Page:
for colony collapse disorder. With parasites upping their
game in recent decades, the honey bees are now
fighting for survival. It would be a catastrophe
if they lost this fight. This is a conundrum we have to solve
if we want to continue living with a relative abundance
and diversity of food. Humanity is deeply interconnected with
Earth and the other lifeforms on it, even if we pretend that we’re not. We have to take better care
of our surroundings, if not to preserve the beauty of nature,
then at least to ensure our own survival. This video is supported by the
Australian Academy of Science, which promotes and supports
excellence in science. See more at . It was a blast to work with them,
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Also Earthquakes. I don't think the given reasons are solely responsible, otherwise how did they survive through so many pesticides all these decades? However there are clips of bees dropping dead en masse when there's an Earthquake, or usually a series of quakes. It disrupts them, causes some kind of navigational or panic behavior where they abandon a hive and get stuck flying around until they expire. We'll see more thanks to GSM, 1000s of small quakes happening.

Honey bees are invasive species to the US it's bumblebees that we need to keep the honey bees were brought by the colonists who made Jamestown the Native Americans called The Bee the white man's fly so you're wrong and stupid by

In 18th century during Maria Theresa times in Austro-Hungary, was mandatory for everyone who owned more than 1/3ha of land to keep bees. It should be mandatory again.

Would it be better if mosquitos died instead though?? The Poor Bees WHY??! 😭😭😭😭😭😫😩

Because being too stupid to recreate their stingers after fucking losing them in self-defence isn't an important factor.

Mid information is sad especially when I thought I trusted this honey bees are invasive and were brought here and they out compete our native polinators so if they die there will be plenty of pollinate more expensive honey and beeswax hey let’s lie to everyone online just cus everyone else does it

So why dont we just accept profit loss on crops from bugs and nature eating them (the cycle of life) and not kill ourselves as well as insects by spraying cancer on our growing food…. give me a lady bug on my carrot instead of chemical XGF767 known for its possible link to heart failure

I live in East Yorkshire, UK and this spring/summer the amount of flowers available for bees was staggering but some sunny days the bees could be counted on fingers and toes!
Maybe it is too much pesticides but let's remember that the death of creatures is one of the signs we are in The Last Days.
Zephaniah 1:2 I will utterly consume all things from off the land, saith the Lord.

3 I will consume man and beast; I will consume the fowls of the heaven, and the fishes of the sea, and the stumbling blocks with the wicked: and I will cut off man from off the land, saith the Lord.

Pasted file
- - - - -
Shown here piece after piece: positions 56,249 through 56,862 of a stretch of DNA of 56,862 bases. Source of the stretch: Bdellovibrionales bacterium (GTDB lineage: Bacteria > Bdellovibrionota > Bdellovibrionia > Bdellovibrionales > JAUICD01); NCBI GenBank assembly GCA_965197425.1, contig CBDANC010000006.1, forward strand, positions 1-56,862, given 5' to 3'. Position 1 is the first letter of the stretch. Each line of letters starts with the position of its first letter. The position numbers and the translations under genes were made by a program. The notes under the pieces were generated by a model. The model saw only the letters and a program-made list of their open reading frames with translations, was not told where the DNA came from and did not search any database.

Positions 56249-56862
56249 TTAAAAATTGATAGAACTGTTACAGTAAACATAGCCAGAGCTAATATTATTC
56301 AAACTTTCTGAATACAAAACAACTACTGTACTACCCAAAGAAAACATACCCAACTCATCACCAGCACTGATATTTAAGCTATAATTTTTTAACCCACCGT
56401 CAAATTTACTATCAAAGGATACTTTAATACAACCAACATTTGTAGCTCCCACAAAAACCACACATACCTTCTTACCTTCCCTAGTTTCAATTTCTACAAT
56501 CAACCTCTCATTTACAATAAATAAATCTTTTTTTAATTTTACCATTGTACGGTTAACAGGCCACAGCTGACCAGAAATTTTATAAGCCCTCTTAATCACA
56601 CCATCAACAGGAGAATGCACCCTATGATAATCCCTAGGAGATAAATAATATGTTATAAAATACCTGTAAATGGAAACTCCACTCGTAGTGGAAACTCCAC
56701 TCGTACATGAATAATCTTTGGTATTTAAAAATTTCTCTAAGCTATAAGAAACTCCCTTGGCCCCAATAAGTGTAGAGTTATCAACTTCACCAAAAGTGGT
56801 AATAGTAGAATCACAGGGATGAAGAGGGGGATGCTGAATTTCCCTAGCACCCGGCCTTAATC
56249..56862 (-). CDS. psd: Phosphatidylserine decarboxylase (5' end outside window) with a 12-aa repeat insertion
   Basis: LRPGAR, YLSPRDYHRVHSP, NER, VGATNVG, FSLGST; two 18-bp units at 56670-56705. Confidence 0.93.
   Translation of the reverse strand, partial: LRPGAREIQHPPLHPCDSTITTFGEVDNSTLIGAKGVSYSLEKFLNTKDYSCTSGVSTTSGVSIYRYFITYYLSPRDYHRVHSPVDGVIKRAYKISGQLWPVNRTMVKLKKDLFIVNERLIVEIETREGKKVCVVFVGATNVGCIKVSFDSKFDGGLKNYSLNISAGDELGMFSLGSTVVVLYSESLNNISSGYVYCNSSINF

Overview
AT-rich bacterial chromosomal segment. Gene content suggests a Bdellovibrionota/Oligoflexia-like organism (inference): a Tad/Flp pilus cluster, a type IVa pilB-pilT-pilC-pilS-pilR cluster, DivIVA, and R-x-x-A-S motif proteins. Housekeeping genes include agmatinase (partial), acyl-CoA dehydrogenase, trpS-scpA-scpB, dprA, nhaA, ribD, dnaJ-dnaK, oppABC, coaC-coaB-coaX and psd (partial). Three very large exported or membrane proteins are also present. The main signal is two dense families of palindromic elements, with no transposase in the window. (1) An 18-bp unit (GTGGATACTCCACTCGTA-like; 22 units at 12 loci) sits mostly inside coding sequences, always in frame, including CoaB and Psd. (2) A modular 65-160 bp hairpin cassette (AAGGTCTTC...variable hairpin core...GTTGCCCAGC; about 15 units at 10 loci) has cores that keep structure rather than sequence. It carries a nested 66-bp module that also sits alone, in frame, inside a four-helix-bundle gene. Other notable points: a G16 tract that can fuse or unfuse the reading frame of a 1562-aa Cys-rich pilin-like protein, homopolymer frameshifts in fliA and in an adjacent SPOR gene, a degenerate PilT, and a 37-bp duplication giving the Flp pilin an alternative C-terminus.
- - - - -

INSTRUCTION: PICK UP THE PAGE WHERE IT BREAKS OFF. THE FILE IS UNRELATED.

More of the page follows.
4 I will also stretch out mine hand upon Judah, and upon all the inhabitants of Jerusalem; and I will cut off the remnant of Baal from this place, and the name of the Chemarims with the priests;

5 And them that worship the host of heaven upon the housetops; and them that worship and that swear by the Lord, and that swear by Malcham;.

Don't say you haven't been warned.

True, but you're not giving humanity enough credits. I don't doubt "WE" will just pollinate everything ourself. Machine or hands "WE" will be fine. Respect saving the bees 100%, but when you use "Fear" for control or influcence, it's just manipulation.

те популяцыя пчел сократилась примерно в 2 раза и почему то мы от этого не страдаем как же так?

so sad that people dont understand the importance of this little bees,,,,,,,,,,,,,,,,,,,,,,,,,,,,,,,for our survival,,,,,,,,,,,,,,,,,,,,,,,yet they are worried about a stupid theory of global warming,,which might do something in a million years,,,i laugh at that stupidity, yet the bees disappearing would have an instant impact,,,,,,,,,,,,,,,,,,

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If they die then humans will die…..
come to think of it its not bad, what I mean is if humans becomes extinct wouldnt that save the earth because it would stop our destruction against nature???

neonicotinoids have also been proven to attract bees very similarly to how nicotine attracts humans, meaning the bees not only know it's bad for them, but they get so addicted to it that they go back for more 🙁

Actully honey bees kill other bee how long has it been since you seen them exactly soo let them die and yes i did my research

It is very sad that statement like "… if not for nature, atleast for our sake" had to be said

Ok i know your going to see this, but it seems alot of your videos seem to be circulating the problems of humanity, which i really enjoy, but maybe can you try doing a video about the major accomplishments of humanity? If there already videos like this please reply.